In stories about refugee athletes, it’s a constant cliche: that sport has the power to change a life. But the thing is, it’s also undeniably true. The story of Matthew Lam Joar is proof of that.... Read More
At first, it seemed like mission impossible complicated by the pandemic, confinement and lack of competitions in 2020. But for a trio of refugee athletes, the dream came true.... Read More
On the opening night of the Tokyo 2020 Olympics, Tachlowini Gabriyesos served as a flag bearer for the Refugee Olympic Team. On the Games’ final day, he lined up on the front line at the start of men’s marathon. Standing six runners to his left was the reigning champion and world record-holder, Eliud Kipchoge.... Read More
- Tegla Loroupe, marathon legend, peace-building, women's and refugee rights advocate
With that notion in mind, the World Athletics Athlete Refugee Team (ART), composed of athletes who have fled violence, conflict and injustice at home, was founded in 2014 as a collaboration with the Tegla Loroupe Peace Foundation (TLPF) in Ngong, Kenya, to support its work with refugees.
The team made its first competitive appearance as part of the Refugee Olympic team at the 2016 Olympic Games in Rio de Janiero, a debut that became a source of inspiration for tens of millions of displaced persons from around the world and whose stories resonated with millions more. Through its Athletics for a Better World Programme, World Athletics decided to continue building upon that foundation by creating a more structured approach to eventually build what in now considered an actual team – albeit one whose athletes are currently spread across five countries.
Since that debut in Rio, the Athlete Refugee Team has competed at every World Athletics Series event since: the 2017 and 2019 World Championships, teh 2017 World U19 Championships, the 2018 and 2021 World Half Marathon Championships, the 2017 and 2019 World Athletics Relays and the 2018 and 2021 World U20 Championships.
The project has grown to include athletes based at two main camps: the TLPF training centre in Ngong and the Alley Runners Club in Tel Aviv. World Athletics provides financial assistance to fund the head coach in Ngong, for a doctor who visits the centre regularly, for a coach at the Kakuma Refugee Camp in northwest Kenya who works primarily with U20 athletes as well as general upkeep and maintenance at the camp. The Athlete Refugee Team project also employs a team manager, currently based in Tel Aviv, who helps with day-to-day tasks and logistical matters, ensures that there is regular communication between the two camps and is in daily contact with World Athletics.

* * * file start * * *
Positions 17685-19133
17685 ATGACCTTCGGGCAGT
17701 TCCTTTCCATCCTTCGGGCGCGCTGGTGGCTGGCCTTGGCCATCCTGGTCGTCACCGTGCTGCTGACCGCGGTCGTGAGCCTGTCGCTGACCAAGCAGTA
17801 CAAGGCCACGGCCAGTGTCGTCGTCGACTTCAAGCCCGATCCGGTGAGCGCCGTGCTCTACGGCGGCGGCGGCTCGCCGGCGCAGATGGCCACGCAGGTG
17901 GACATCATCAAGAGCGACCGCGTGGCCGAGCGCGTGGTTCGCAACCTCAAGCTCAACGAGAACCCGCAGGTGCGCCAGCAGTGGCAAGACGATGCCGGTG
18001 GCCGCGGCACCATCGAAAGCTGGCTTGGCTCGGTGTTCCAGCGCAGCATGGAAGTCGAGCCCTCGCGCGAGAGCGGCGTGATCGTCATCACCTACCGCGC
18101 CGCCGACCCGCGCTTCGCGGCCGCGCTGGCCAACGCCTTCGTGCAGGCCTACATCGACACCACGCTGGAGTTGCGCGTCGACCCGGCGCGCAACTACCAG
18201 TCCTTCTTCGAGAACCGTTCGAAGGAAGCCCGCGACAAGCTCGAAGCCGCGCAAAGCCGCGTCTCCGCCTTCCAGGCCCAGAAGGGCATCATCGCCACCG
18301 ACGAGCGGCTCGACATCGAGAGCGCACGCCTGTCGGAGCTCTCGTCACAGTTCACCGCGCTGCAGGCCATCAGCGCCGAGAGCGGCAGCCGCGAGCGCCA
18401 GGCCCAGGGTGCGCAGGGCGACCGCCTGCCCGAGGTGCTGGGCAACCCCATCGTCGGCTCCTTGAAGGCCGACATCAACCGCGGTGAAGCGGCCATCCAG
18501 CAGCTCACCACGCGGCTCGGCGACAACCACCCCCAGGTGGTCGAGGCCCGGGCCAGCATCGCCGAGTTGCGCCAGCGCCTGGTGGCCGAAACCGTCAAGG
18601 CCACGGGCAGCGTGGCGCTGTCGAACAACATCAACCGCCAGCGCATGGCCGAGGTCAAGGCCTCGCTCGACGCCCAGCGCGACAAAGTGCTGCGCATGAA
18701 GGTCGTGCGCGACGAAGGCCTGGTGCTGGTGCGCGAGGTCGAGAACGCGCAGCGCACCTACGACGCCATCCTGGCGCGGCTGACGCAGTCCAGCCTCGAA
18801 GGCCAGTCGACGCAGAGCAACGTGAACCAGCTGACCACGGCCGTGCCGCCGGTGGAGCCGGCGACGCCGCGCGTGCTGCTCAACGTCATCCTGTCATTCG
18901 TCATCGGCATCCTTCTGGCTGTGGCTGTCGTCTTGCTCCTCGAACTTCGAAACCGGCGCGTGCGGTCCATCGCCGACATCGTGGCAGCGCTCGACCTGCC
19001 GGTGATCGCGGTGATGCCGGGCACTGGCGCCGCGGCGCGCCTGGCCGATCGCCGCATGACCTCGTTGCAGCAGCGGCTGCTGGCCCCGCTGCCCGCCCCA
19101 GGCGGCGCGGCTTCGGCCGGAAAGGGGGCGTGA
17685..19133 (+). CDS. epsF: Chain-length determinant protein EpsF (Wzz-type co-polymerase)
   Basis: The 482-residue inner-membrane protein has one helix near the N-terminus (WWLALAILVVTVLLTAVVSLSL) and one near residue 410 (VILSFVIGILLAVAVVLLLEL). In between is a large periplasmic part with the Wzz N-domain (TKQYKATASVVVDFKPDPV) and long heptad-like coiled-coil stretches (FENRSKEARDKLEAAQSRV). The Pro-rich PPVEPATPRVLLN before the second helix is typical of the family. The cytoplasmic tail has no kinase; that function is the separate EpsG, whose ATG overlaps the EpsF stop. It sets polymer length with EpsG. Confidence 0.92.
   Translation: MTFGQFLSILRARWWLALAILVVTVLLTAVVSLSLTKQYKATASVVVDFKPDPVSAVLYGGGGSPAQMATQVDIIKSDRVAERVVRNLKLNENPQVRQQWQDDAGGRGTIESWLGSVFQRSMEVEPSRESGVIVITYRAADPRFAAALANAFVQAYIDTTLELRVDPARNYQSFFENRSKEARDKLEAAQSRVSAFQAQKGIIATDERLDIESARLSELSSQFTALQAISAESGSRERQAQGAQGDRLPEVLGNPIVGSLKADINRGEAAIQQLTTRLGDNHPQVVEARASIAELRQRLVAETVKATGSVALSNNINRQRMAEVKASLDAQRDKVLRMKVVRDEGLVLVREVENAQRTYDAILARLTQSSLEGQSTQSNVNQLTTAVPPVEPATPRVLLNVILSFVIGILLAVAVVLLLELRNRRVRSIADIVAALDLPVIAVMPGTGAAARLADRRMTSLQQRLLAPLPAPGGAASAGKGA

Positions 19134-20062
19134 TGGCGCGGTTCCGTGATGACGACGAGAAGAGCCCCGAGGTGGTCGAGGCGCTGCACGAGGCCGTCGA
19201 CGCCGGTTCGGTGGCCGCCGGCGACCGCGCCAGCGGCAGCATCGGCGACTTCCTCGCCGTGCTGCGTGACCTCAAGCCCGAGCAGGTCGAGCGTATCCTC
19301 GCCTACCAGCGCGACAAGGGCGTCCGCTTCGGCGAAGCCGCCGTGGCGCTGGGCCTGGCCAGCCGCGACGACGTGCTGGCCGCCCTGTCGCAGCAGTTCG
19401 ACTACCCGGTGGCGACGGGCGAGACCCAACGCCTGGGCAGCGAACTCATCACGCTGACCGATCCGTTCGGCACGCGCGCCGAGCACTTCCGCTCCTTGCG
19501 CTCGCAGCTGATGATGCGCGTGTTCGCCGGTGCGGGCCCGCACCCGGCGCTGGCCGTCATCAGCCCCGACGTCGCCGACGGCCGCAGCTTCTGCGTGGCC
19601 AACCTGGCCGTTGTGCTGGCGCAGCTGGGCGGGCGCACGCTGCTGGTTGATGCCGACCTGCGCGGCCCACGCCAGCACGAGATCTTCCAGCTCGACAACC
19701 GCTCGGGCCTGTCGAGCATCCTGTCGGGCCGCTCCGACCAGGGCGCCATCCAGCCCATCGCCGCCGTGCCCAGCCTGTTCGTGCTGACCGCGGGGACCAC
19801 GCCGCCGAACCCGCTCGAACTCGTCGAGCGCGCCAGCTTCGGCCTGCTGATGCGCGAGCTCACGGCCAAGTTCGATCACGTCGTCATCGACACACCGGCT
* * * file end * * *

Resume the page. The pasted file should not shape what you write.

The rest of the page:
World Athletics is also providing competitive opportunities at one-day meets and continental championships where our Area federations have opened opportunities to compete. In 2018, the CAA, the African confederation, invited a refugee team of athletes based in Africa to compete at their championships and in 2021 European Athletics opened entry to refugee athletes who live in European countries.
Most recently, seven members of the World Athletics Athlete Refugee Team were selected to represent the Refugee Olympic Team in Tokyo, led by marathoner Tachlowini Gabriyesos, a 23-year-old native of Eritrea who clocked 2:10:55 in March to become the first refugee athlete to better an Olympic qualifying standard. A team of three also represented the Athlete Refugee Team at the World U20 Championships in Nairobi in August 2021.
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